submitted by International Human Rights Association Bremen
A genocidal onslaught that targets a distinct national community can always take different forms. Although, the physical extermination of a given population can be the most rapid and blunt method of implementing such a policy, there are more ‘sophisticated’ strategies of doing so. As Lemkin himself stressed, ‘genocide does not necessarily mean the immediate destruction of a nation, except when accomplished by mass killings of all members of a nation.’ While sporadic violence targeting the economic life, selective assassinations and periodically orchestrated pogroms can certainly be components of any genocidal policy, the ‘law of the land’ can also be reinforced to disguise, enhance and legitimise a protracted policy of genocide.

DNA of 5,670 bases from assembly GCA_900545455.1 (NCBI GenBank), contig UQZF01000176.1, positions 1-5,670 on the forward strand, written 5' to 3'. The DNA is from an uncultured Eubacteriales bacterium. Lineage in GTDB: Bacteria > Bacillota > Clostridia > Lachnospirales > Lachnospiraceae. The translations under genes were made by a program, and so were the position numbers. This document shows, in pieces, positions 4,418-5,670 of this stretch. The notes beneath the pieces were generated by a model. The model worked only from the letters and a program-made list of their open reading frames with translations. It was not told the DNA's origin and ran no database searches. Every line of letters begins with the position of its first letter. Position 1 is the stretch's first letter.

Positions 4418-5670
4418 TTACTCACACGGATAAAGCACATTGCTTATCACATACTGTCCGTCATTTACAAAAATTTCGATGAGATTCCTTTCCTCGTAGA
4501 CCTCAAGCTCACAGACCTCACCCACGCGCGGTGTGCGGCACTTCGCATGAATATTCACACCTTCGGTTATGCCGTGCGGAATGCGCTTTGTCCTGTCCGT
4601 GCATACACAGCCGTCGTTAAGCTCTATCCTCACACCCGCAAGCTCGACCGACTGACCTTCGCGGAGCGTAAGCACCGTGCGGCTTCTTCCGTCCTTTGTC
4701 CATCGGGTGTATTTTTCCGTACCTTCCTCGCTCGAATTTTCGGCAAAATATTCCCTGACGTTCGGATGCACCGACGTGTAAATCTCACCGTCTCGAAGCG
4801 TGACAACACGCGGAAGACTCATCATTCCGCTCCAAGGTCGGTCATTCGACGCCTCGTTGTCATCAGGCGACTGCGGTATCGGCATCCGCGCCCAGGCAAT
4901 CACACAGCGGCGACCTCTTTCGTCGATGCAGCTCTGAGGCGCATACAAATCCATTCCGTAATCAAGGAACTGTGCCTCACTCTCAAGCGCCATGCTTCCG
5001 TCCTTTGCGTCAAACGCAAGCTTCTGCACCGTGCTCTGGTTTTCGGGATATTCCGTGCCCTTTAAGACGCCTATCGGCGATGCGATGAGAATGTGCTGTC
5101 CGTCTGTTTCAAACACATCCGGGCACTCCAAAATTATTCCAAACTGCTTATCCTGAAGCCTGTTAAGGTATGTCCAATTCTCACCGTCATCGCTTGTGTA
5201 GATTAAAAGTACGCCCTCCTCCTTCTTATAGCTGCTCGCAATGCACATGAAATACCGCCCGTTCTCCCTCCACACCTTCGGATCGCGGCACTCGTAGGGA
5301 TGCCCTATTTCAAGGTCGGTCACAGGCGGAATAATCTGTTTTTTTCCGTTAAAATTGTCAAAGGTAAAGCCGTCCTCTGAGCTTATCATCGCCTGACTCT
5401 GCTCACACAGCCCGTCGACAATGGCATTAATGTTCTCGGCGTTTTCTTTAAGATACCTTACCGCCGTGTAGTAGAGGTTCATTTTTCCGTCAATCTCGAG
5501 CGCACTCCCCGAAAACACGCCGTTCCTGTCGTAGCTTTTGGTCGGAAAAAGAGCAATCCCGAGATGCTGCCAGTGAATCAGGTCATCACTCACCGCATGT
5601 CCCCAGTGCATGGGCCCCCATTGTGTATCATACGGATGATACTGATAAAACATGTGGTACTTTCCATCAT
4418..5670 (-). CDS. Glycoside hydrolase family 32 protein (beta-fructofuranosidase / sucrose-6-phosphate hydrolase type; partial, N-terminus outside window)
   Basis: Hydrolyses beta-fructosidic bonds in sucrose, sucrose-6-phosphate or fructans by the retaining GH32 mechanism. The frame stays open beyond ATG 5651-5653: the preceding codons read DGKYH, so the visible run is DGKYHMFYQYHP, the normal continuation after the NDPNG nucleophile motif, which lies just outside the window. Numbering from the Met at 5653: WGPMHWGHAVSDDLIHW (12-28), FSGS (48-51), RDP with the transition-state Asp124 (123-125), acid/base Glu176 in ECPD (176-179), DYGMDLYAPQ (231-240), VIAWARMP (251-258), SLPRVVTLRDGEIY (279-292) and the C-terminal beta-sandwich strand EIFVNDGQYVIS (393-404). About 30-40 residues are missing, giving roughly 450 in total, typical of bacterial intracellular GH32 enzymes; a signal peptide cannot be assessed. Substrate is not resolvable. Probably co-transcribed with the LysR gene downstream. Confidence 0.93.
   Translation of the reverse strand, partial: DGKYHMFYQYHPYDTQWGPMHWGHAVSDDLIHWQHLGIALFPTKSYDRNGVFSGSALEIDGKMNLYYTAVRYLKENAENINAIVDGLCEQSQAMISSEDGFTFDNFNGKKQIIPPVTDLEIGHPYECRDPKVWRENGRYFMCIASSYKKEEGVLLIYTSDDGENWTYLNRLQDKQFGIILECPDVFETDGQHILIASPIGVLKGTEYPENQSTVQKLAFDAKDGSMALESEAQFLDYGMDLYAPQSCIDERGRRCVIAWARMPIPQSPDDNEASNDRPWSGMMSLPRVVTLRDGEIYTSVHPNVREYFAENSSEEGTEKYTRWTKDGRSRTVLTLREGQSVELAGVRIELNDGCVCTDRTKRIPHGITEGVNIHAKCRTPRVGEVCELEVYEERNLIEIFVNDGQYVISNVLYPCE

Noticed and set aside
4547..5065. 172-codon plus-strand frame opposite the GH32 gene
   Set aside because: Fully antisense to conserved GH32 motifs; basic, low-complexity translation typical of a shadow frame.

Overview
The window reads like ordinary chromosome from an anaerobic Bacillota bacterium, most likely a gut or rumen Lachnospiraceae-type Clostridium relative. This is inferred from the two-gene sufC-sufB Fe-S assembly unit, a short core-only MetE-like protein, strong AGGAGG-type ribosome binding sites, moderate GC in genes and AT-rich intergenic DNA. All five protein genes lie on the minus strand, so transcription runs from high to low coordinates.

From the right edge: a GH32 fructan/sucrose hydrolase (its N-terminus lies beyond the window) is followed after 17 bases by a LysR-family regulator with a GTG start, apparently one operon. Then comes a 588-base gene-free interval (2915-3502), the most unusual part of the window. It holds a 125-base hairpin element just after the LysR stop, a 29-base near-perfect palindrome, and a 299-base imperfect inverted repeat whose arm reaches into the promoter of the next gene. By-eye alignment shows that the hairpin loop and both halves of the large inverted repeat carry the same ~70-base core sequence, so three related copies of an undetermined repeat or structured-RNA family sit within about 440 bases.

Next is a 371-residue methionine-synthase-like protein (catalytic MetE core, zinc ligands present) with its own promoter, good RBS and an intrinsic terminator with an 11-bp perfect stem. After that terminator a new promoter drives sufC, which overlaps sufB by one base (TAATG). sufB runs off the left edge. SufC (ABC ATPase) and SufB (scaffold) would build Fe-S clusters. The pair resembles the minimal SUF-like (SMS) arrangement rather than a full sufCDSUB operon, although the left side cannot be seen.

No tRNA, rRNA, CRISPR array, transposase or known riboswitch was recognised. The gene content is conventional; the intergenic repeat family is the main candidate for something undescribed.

Any efforts to scrutinise and analyse the Sri Lankan state policy towards the Tamil community, at least since the ‘40s, can definitely provide an important window to understand the genocidal potential of seemingly ‘legitimate state policy’. This document envisage to shed light on some of the most prominent policy measures implemented in the history under the pretext of upholding the ‘law of the land’ in order to expose the extremely destructive essence of the Sri Lankan state’s genocidal policies.
The background paper can be downloaded here: Discriminatory Laws and Regulations [pdf: 51 kb]